Meg’s Musings: Coronavirus Edition

Even as the coronavirus pandemic has upended much of how we understand our lives to work, it has made me wonder about a potential good impact:

Will our lives feel more time abundant, now that we can’t go anywhere?

That and another tangentially related item in this edition of Meg’s Musings.

Coronavirus and a Sense of Time Spaciousness

I frequently hear from clients (and friends, and my own inner voice) that they don’t have enough time. How they’d really just loooove to wake up on a Saturday morning, stretch their arms languidly above their heads, and muse to themselves: Hmmm, I wonder what I’ll do today? And how they never ever feel that way.

These clients, hell, we all would love to find a way to work fewer hours, or only 4 days instead of 5, or shorten our commute. We would love to be able to foist some of the chores and bureaucratic BS off our plates onto well, we don’t care, as long as it’s not taking up our time anymore.

We have so many fundamentally simple things we want to do with their time—Create something! Garden! Read! Spend time with our children! Cook! Hike!—and we feel we can’t.

We have to work. We have to clean the house. We have to menu plan and grocery shop. We have to commute. We want to go out with friends. We want to go to a movie or play. We have to go to the DMV.

Enter #socialdistancing and #stayhome.

Likely you still have to do your job. But now you’re at home. You don’t commute. You don’t go out to happy hour or to dinner or to lunch (or at least, you shouldn’t). You can’t travel anywhere.

Is the pandemic a covert experiment in “What do we do when we actually do have the time?”

Does our creative mind take a while to turn back on, after being beaten into submission over years by the greedy time-eating monster that is modern life?

After a week of no commutes, no going outside the house except to deep breathe or exercise…will we start to settle into a sense of more time spaciousness? Will we feel it? Will we simply fill it back up because we “need” to feel busy and “productive”? Will we wake up on a Saturday morning, stretch our arms languidly above our heads and muse out loud, “I wonder what I’ll do today?”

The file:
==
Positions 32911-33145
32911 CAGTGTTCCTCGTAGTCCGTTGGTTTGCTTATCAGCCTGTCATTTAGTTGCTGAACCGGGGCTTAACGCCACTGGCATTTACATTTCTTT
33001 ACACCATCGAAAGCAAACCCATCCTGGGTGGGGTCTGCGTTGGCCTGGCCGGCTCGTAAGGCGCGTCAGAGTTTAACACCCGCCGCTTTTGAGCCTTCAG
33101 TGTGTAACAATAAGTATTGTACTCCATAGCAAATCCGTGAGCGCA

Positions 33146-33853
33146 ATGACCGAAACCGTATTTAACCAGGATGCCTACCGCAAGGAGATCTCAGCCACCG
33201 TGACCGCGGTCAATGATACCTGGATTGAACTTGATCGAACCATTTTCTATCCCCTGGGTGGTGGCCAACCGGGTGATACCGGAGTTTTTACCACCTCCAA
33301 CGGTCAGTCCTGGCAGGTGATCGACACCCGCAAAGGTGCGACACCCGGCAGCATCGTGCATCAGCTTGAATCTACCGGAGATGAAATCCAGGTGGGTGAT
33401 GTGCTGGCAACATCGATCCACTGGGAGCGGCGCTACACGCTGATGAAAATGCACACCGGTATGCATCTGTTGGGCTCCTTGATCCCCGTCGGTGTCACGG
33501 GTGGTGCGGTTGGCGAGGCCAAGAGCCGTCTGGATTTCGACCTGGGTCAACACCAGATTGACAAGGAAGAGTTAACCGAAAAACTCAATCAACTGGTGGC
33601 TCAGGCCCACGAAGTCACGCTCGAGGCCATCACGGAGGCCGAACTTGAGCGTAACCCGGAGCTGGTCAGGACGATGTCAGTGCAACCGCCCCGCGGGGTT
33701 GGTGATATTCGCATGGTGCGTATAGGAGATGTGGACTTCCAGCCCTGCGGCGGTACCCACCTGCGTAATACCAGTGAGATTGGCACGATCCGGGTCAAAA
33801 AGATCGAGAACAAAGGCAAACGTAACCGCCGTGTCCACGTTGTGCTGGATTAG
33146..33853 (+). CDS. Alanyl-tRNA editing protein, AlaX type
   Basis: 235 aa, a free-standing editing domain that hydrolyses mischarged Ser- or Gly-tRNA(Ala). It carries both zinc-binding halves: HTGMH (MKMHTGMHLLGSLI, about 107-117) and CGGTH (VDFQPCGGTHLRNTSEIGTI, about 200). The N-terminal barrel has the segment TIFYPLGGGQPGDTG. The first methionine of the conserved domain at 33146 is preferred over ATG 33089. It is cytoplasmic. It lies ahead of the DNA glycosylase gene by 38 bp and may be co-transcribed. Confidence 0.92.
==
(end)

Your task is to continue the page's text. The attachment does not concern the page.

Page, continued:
(And for all you parents of young kids who now have to work and simultaneously care for stuck-at-home children…clearly I don’t mean you.)

Creation Versus Consumption

Modern life is all about consumption. You consume social media. Amazon is the biggest (“successful”?) experiment in consumption in human history. We love ourselves some fancy restaurant food. Beautiful tech gadgets or furniture or clothing…it’s all. about. Consuming. Pretty much every app helps you consume.

When I visited Disneyland 2-ish years ago, I was struck not just by the utter lack of food that wouldn’t make my colon cry, but also by the immense creativity on display there. It was amazing. Only problem? The sole job of all us visitors was to consume that creative product, not to create anything ourselves.

Where has creation gone?

From the very prosaic “I will sew this button back onto this shirt” to “I will try my hand at making pad thai at home” to “I will write my own poem” to “I’m going to make a bench with these very two hands.”

I’m definitely throwing rocks from a glass house here. I spend way too much time on screens. Hell, reading a paper book is still an act of consumption, not creation, and that’s just about my favorite way to spend my leisure time. (By contrast, my husband continually amazes me in this regard. He makes books. As in, writes the story, or takes the photographs, and then physically creates the book. What is that? And where can I get some?)

I hope for all of us, myself definitely included, is that we can start swinging the pendulum a wee bit back towards the creation end of things. I think it feeds our souls. It will also, I suspect, help our finances and Mother Nature.

Maybe #stayhome is an unasked-for opportunity to start practicing?

If you, too, are prone to rumination, please reach out to me and schedule a free consultation.

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Disclaimer: This article is provided for general information and illustration purposes only. Nothing contained in the material constitutes tax advice, a recommendation for purchase or sale of any security, or investment advisory services. I encourage you to consult a financial planner, accountant, and/or legal counsel for advice specific to your situation. Reproduction of this material is prohibited without written permission from Meg Bartelt, and all rights are reserved. Read the full Disclaimer.

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Flow Financial Planning, LLC is a Registered Investment Advisor in the States of Washington, California, and New York.

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